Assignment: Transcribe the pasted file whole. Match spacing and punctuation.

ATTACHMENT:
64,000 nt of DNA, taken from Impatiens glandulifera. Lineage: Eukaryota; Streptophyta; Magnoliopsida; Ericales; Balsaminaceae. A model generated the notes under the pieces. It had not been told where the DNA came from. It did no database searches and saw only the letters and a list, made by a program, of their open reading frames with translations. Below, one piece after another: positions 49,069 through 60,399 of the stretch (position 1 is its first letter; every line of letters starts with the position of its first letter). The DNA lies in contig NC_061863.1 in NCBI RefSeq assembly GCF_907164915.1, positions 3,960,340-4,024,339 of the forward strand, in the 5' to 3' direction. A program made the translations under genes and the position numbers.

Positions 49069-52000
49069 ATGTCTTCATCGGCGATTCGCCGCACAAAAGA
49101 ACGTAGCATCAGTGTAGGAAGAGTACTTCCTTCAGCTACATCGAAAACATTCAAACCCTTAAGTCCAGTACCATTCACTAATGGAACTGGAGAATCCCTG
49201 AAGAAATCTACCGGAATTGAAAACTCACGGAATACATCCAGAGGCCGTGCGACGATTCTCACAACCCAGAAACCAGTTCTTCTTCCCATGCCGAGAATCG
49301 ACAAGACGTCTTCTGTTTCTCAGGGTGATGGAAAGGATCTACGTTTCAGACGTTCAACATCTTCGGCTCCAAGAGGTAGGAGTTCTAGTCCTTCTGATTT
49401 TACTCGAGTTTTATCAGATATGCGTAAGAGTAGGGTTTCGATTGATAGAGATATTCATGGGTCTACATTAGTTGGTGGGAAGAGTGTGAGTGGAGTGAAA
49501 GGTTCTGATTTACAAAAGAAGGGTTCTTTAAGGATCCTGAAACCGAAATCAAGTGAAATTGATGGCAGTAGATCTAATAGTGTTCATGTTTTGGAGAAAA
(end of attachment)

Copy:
64,000 nt of DNA, taken from Impatiens glandulifera. Lineage: Eukaryota; Streptophyta; Magnoliopsida; Ericales; Balsaminaceae. A model generated the notes under the pieces. It had not been told where the DNA came from. It did no database searches and saw only the letters and a list, made by a program, of their open reading frames with translations. Below, one piece after another: positions 49,069 through 60,399 of the stretch (position 1 is its first letter; every line of letters starts with the position of its first letter). The DNA lies in contig NC_061863.1 in NCBI RefSeq assembly GCF_907164915.1, positions 3,960,340-4,024,339 of the forward strand, in the 5' to 3' direction. A program made the translations under genes and the position numbers.

Positions 49069-52000
49069 ATGTCTTCATCGGCGATTCGCCGCACAAAAGA
49101 ACGTAGCATCAGTGTAGGAAGAGTACTTCCTTCAGCTACATCGAAAACATTCAAACCCTTAAGTCCAGTACCATTCACTAATGGAACTGGAGAATCCCTG
49201 AAGAAATCTACCGGAATTGAAAACTCACGGAATACATCCAGAGGCCGTGCGACGATTCTCACAACCCAGAAACCAGTTCTTCTTCCCATGCCGAGAATCG
49301 ACAAGACGTCTTCTGTTTCTCAGGGTGATGGAAAGGATCTACGTTTCAGACGTTCAACATCTTCGGCTCCAAGAGGTAGGAGTTCTAGTCCTTCTGATTT
49401 TACTCGAGTTTTATCAGATATGCGTAAGAGTAGGGTTTCGATTGATAGAGATATTCATGGGTCTACATTAGTTGGTGGGAAGAGTGTGAGTGGAGTGAAA
49501 GGTTCTGATTTACAAAAGAAGGGTTCTTTAAGGATCCTGAAACCGAAATCAAGTGAAATTGATGGCAGTAGATCTAATAGTGTTCATGTTTTGGAGAAAA